Michigan governor halts legislation allowing hazardous waste to cross Ambassador Bridge

·1 min read

Michigan's governor has removed provisions from recent legislation that would have allowed trucks to carry hazardous material to cross the Ambassador Bridge — an activity that would have gone against safety restrictions in place since the bridge opened.

On Tuesday, NDP MP Brian Masse told CBC News that he heard the news from Michigan State Senator of district 1 Stephanie Chang.

He said that he spoke with Chang, who told him that Michigan governor Gretchen Whitmer vetoed changes passed by Republican senators earlier this month in the state's COVID-19 Supplemental Appropriation legislation.

"So it's good news for the community, they will no longer be able to do this type of measure that was anticipated with the legislation," Masse said.

The ability to transport highly flammable and corrosive material across the bridge is something that environmental groups and some politicians on both sides of the border have long opposed.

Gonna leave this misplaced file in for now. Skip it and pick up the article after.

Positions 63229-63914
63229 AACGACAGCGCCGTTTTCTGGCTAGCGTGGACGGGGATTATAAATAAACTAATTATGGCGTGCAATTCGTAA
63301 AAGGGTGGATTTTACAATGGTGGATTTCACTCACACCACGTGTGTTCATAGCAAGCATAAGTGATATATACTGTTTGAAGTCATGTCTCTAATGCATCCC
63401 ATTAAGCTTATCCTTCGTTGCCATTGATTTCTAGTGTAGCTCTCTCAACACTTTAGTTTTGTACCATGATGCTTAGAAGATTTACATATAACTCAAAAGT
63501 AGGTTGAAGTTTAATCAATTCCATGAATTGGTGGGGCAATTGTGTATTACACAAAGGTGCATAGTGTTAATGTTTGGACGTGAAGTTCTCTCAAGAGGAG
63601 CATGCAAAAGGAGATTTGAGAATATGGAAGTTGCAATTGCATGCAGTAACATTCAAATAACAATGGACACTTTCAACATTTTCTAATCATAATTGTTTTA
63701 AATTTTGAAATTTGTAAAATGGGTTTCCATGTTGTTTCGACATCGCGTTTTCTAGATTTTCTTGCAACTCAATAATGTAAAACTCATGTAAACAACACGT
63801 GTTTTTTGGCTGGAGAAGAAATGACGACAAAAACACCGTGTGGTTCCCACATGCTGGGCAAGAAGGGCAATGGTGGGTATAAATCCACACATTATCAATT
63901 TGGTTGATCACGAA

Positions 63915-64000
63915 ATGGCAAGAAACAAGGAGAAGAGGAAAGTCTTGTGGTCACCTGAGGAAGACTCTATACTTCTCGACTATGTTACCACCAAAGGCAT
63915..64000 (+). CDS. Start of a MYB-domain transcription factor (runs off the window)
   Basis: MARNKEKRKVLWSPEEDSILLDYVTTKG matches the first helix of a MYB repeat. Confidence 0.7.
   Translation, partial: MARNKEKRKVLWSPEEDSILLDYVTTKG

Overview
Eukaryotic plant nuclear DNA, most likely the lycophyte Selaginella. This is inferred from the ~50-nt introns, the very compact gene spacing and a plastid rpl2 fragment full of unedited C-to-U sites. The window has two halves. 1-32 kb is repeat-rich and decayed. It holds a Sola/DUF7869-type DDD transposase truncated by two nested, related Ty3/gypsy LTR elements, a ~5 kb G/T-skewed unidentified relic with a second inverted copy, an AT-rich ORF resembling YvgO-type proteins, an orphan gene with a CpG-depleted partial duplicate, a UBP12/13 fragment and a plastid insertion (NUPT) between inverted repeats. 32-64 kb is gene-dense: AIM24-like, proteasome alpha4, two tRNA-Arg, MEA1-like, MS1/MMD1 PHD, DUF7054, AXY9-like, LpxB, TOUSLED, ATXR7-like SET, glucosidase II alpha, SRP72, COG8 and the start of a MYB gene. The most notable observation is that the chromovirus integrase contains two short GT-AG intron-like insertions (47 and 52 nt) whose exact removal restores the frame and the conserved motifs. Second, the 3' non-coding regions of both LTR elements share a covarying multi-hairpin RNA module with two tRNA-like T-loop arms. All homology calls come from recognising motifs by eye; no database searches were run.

Masse is also in protest of this activity and raised alarm bells last week.

He noted that since 1929, rules have been in place to stop this sort of activity.

Chang was also in opposition and told CBC News last week that she would be pushing back.

"Our first priority now is really to work with the governor's office to ensure that this language [in Michigan's COVID Supplemental Appropriation] does not get enforced," she said at the time.

But now trucks with hazardous materials will continue to be shipped across the border in a ferry.

"The status quo remains the same for public safety for our economy and for our environment," Masse said.